government," since in its origin and progress it was wholly conducted upon
revolutionary principles.2 The congress, thus assembled, exercised de
facto and de jure a sovereign authority; not as the delegated agents of the
governments de facto of the colonies, but in virtue of original powers
derived from the people. The revolutionary government, thus formed,
terminated only, when it was regularly superceded by the confederated
government under the articles finally ratified, as we shall hereafter see,
§ 202. The first and most important of their acts was a
in determining questions in this congress, each colony or province should
have one vote; and this became the established course during the
revolution. They proposed a general congress to be held at the same place
in May, in the next year. They appointed committees to take into
consideration their rights and grievances. They passed resolutions, that
"after the 1st of December, 1774, there shall be no importation into
1 All the States were represented, except Georgia.
CH. 1.] HISTORY OF THE REVOLUTION. 187
British America from Great Britain or Ireland of any goods, &c. or from
any other place, of any such goods, as shall have been exported from Great
Britain or Ireland;" that "after the 10th of September, 1775, the
exportation of all merchandise, &c. to Great Britain, Ireland, and the
West Indies ought to cease, unless the grievances of America are redressed
before that time."1
They adopted a declaration of rights, not differing in substance from that
of the congress of 1765,2 and affirming, that the respective colonies are
entitled to the common law of England and the benefit of such English
statutes, as existed at the time of their colonization, and which they have
by experience respectively found to be applicable to their local and other
circumstances. They also, in behalf of themselves and their constituents,
adopted and signed certain articles of association, containing an agreement
of non-importation, non-exportation, and non-consumption in order to carry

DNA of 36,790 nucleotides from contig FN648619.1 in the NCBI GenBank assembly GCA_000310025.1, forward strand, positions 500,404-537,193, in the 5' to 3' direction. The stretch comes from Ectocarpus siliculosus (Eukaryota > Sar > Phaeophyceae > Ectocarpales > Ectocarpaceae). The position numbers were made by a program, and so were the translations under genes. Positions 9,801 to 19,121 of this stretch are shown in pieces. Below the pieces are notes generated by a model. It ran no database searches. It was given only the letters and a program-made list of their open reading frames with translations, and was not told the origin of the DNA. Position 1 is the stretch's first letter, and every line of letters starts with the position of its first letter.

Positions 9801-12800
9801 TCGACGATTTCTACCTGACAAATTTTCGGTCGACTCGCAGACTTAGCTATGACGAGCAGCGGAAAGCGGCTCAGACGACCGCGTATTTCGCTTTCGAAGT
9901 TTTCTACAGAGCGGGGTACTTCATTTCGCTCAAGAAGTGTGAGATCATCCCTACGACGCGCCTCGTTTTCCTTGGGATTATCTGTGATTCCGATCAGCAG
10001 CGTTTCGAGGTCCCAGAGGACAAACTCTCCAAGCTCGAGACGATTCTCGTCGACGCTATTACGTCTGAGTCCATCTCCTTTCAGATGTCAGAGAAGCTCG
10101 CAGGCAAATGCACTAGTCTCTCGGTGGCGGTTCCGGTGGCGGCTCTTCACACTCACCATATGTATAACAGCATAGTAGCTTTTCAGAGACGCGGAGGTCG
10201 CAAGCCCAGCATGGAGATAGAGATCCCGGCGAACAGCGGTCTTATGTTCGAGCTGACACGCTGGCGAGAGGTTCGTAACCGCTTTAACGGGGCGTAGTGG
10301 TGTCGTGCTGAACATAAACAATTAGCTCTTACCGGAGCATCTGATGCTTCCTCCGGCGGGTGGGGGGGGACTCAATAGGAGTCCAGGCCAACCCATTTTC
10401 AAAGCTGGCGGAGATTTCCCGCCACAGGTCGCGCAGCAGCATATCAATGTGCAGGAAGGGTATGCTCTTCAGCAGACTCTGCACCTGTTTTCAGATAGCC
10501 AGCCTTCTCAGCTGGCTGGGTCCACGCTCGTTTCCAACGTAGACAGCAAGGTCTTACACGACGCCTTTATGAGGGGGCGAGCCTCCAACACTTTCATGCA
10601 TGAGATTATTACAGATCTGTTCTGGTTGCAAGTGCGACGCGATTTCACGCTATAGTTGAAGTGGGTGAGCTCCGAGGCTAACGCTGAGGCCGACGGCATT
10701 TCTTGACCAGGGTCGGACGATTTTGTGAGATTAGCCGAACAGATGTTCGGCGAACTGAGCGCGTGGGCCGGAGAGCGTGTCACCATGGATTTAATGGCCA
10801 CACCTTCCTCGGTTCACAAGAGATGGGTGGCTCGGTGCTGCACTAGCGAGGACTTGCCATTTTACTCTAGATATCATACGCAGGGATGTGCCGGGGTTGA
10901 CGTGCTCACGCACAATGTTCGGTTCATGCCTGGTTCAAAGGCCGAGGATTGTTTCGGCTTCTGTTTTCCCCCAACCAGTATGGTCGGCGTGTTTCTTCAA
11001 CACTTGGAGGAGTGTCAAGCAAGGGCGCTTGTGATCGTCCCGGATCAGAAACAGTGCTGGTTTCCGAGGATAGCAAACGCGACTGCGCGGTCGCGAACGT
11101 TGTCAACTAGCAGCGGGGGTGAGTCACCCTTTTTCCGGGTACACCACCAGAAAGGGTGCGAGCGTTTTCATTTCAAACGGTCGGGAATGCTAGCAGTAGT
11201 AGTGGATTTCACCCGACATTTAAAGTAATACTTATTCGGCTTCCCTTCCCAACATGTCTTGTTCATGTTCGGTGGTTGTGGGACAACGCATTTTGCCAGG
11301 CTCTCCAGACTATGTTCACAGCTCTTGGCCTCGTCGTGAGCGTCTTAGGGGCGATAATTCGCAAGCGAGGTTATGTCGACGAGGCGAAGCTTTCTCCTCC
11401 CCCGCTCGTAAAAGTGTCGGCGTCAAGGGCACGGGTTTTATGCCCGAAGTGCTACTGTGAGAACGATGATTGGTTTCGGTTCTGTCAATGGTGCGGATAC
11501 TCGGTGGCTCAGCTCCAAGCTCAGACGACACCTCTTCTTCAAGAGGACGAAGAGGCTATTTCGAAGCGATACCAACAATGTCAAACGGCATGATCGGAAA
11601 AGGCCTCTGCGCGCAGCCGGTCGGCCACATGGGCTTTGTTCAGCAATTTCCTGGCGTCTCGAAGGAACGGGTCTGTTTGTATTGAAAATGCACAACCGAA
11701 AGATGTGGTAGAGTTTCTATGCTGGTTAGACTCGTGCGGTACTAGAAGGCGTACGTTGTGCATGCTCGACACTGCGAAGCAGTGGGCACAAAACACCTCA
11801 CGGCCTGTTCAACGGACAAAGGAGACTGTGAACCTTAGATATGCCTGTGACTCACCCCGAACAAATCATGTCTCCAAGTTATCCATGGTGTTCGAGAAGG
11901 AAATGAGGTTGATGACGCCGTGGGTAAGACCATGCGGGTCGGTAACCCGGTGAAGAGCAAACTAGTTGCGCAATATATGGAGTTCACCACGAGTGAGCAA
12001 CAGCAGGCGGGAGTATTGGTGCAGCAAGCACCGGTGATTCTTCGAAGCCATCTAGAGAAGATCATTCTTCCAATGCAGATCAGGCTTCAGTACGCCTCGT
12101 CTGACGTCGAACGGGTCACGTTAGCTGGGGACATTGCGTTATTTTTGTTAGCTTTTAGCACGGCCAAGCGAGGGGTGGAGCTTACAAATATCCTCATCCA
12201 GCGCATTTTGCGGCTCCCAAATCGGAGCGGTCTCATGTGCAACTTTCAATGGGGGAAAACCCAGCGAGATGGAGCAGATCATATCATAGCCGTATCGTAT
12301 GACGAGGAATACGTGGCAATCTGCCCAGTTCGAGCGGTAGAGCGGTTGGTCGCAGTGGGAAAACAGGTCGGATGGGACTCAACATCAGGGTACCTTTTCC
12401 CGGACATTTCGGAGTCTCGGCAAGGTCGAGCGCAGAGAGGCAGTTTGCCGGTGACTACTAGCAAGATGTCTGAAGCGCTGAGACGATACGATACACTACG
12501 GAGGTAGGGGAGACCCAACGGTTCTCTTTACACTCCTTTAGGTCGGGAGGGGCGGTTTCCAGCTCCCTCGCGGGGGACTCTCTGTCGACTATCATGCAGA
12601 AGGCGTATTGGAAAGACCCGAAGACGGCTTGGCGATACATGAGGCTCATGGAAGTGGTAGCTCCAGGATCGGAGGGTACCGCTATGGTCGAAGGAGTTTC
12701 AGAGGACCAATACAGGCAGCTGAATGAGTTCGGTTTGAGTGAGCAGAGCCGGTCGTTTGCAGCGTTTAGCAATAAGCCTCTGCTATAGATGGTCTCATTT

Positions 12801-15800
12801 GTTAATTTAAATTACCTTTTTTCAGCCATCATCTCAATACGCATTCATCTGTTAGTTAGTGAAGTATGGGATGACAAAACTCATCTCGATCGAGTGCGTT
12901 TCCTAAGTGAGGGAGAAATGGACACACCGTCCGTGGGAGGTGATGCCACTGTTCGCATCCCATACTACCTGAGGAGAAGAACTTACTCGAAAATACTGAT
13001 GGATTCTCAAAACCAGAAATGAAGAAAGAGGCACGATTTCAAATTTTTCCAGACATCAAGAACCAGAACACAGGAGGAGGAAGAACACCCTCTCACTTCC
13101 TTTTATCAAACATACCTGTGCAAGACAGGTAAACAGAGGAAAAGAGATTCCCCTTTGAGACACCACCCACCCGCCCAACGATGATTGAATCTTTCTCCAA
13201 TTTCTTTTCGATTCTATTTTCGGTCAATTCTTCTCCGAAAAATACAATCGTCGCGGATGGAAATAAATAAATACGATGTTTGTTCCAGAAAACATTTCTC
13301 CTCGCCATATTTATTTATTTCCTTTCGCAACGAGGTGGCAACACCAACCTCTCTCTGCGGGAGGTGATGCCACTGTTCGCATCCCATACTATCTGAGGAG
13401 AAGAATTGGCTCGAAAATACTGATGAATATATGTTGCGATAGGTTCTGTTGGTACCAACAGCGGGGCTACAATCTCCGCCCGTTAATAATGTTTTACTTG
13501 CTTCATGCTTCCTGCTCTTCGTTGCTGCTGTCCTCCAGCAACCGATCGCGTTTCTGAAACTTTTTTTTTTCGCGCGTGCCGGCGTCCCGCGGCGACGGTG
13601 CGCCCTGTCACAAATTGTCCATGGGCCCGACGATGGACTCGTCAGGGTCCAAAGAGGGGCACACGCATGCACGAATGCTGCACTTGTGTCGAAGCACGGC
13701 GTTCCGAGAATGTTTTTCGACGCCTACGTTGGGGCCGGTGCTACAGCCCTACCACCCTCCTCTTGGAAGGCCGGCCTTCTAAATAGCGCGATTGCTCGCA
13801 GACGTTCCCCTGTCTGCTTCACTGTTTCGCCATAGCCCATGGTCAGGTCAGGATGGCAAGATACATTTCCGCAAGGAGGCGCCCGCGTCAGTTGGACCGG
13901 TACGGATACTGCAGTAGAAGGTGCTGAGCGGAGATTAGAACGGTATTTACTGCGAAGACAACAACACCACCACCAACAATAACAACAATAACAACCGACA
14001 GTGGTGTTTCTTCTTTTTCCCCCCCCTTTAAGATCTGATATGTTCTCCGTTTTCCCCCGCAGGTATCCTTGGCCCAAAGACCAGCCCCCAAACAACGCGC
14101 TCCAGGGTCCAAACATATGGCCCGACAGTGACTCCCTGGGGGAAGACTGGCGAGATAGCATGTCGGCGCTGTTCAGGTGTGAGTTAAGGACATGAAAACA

into effect the preceding resolves; and also an agreement to discontinue
the slave-trade. They also adopted addresses to the people of England, to
the neighbouring British colonies, and to the king, explaining their
grievances, and requesting aid and redress.
2 9 Dane's Abridg. App. P. 1, § 5, p. 16, § 13, p. 23.
3 Sergeant on Const Introd. 7, 8, (2d ed.)
§ 203. In May, 1775, a second congress of delegates met from
states.3 These delegates were chosen, as the preceding had been, partly by
the popular branch of the state legislatures, when in session; but
principally by conventions of the people in the various states.4 In a few
instances the choice by the legislative body was confirmed by that of a
1 1 Jour. of Cong. 21.
188 HISTORY OF THE REVOLUTION. [BOOK II.
and e converso.1 They immediately adopted a resolution, prohibiting all
exportations to Quebec, Nova-Scotia, St. Johns, Newfoundland, Georgia,
except St. Johns Parish, and East and West Florida.2 This was followed up
by a resolution, that the colonies be immediately put into a state of
defence. They prohibited the receipt and negotiation of any British
government bills, and the supply of any provisions or necessaries for the
British army and navy in Massachusetts, or transports in their service.3
They recommended to Massachusetts to consider the offices of governor and
lieutenant governor of that province vacant, and to make choice of a